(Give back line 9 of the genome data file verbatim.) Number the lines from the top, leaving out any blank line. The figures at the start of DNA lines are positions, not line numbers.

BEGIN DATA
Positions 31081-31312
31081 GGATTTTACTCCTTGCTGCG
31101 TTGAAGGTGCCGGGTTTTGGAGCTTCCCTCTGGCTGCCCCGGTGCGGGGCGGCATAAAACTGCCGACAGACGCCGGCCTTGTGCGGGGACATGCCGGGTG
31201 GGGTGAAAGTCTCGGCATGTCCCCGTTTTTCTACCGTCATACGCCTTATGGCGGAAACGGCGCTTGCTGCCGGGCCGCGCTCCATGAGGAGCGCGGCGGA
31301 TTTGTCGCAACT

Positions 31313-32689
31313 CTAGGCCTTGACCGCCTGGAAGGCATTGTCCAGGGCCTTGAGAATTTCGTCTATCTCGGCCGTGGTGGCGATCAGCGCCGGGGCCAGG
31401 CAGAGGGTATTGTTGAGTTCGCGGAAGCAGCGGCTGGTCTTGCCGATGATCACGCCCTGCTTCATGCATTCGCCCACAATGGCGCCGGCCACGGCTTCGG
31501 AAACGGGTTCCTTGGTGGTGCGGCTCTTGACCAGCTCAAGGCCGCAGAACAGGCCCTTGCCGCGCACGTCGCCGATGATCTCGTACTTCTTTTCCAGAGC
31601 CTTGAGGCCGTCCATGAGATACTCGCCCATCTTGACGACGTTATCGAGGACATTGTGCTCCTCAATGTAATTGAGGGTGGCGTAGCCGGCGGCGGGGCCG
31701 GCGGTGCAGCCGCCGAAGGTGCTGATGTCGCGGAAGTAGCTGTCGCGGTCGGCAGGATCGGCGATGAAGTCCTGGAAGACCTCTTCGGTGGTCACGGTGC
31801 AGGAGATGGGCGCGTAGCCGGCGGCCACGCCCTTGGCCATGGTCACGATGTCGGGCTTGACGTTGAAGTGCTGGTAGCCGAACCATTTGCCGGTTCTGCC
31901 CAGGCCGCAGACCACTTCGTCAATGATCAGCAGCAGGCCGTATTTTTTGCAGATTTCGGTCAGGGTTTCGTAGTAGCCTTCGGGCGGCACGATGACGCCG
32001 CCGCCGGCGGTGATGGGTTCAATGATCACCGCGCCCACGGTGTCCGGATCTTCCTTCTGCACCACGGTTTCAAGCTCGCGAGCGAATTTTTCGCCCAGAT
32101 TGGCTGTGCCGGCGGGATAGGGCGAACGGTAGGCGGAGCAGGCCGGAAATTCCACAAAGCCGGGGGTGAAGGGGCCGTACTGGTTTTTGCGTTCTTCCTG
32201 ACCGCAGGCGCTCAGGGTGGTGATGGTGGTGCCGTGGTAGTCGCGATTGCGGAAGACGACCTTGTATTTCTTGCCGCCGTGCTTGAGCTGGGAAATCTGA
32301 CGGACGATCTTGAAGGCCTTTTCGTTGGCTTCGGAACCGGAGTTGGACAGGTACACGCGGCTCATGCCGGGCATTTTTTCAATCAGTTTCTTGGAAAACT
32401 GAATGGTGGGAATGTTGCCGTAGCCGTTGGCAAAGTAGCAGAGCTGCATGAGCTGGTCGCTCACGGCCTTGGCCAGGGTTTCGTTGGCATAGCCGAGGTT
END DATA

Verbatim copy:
31501 AAACGGGTTCCTTGGTGGTGCGGCTCTTGACCAGCTCAAGGCCGCAGAACAGGCCCTTGCCGCGCACGTCGCCGATGATCTCGTACTTCTTTTCCAGAGC